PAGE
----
Back at Sunbird Nkopola, Joyah told us that this was only a preview and that with the premiere coming up in Lilongwe on November 3 followed by another screening on November 11 in Blantyre, we would not see the entire film.

He was right; we did not manage to see the end of the movie.

After the screening, it was now time for us journalists to critique the movie.

For your information, this film is rated 18 and above because it has strong language and so many sex scenes in it.

Being a film that tells the story of the lives of two women, Rubia and Watipa, who engage in prostitution, sex actions are pretty much a part and parcel of the movie.

Some journalists were of the view that Joyah had gone overboard with the sex scenes and thus could have done away with some of them, and at the same time could have toned down on strong language.

Some felt some scenes should not have been part of the movie as they were irrelevant, while others felt he had lost the plot by putting in more court scenes, which was somehow similar to Seasons of A Life.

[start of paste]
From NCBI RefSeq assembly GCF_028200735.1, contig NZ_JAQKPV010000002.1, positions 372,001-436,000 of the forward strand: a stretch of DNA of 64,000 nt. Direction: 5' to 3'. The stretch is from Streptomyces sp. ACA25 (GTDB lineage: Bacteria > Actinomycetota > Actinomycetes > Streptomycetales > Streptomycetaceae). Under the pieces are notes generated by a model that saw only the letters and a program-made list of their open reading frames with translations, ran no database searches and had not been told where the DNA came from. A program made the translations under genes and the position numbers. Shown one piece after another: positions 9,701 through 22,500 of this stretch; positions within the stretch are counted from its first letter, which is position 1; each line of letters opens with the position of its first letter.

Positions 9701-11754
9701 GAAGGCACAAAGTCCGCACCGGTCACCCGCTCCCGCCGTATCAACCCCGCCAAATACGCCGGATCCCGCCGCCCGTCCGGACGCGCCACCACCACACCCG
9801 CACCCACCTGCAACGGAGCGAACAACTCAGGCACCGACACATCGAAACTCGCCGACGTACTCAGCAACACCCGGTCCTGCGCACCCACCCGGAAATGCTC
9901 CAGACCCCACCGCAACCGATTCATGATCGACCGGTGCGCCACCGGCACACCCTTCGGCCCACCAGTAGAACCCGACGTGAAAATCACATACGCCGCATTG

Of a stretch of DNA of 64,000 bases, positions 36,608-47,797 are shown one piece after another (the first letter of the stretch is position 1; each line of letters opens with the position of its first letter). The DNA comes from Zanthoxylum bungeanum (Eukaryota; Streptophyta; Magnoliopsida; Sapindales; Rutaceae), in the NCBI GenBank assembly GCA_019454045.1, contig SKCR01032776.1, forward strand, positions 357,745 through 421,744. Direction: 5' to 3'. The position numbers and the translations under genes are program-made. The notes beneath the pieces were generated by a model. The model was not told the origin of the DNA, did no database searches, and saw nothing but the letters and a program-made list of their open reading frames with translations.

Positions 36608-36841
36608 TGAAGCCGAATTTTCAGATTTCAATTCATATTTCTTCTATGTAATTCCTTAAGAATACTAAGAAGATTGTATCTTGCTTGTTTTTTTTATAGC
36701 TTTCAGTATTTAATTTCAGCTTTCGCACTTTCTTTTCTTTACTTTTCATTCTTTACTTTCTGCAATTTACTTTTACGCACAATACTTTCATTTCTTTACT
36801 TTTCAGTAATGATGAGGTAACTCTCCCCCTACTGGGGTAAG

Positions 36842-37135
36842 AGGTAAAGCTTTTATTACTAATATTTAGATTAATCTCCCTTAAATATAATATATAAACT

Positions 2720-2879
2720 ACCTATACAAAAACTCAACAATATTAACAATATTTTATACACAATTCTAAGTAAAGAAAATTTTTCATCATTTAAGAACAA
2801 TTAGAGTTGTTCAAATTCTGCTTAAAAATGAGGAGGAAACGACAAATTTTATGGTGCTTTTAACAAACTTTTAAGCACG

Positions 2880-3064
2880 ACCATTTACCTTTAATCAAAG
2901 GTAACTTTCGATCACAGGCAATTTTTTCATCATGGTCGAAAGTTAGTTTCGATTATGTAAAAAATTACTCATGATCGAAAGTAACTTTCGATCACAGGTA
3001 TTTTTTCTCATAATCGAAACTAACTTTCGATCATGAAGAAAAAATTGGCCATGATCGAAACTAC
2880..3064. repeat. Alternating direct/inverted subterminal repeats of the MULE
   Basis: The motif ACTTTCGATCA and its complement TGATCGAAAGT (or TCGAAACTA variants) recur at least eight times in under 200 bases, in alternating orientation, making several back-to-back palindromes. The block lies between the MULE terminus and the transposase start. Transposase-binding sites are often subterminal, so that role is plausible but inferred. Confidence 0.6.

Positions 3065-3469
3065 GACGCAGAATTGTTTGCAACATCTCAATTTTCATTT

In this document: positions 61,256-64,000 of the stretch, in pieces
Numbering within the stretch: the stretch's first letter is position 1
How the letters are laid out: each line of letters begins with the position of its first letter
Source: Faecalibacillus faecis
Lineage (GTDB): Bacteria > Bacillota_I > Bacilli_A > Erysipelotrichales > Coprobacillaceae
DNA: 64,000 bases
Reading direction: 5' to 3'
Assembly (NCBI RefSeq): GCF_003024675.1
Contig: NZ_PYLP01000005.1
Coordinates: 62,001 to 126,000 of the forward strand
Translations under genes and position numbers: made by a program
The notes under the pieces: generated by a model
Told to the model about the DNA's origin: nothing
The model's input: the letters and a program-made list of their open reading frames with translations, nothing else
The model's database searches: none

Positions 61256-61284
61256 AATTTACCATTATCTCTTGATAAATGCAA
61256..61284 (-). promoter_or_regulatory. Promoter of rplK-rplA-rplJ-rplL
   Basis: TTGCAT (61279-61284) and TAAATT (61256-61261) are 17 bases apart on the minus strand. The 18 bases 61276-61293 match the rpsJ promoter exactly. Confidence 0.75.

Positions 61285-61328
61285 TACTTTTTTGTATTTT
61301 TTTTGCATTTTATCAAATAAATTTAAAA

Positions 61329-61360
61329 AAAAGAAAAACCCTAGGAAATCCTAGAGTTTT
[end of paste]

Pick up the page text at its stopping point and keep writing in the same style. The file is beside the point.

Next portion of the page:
While many people thought Joyah would go for the known names when casting the movie, he did the opposite, unearthing new faces, with the known names of Chisanu, Gwaza and Msuku taking supporting roles.

But he was on point on his selection for lead actors in using Mirriam Phiri, who plays Rubia, Chantelle Phiri (Watipa) and Madock Masina as Shoti, the switchblade-welding pimp.

Rubia and Watipa struggle with life in the rough and unforgiving townships of Blantyre.

Rubia finds herself in such a situation after being impregnated whilst in school. She ends up being disowned by her father.

It is while wandering about that she ends up meeting Watipa and colleagues, who are already into prostitution.

Meanwhile, Shoti calls the shots, as he finds men to sleep with them and in turn he (Shoti) gets all the money.

Rubia, Watipa and friends sleep with the men but they are exploited by Shoti.

One day, Rubia refuses to have sex with a very rich businessman, who is a regular client. The businessman loses his temper and violently attempts to rape her.

In self defence, Rubia stabs the businessman to death. She is arrested and charged with murder.

Her subsequent trial becomes a battle, not just to escape the death sentence, but also a journey towards her inner emancipation.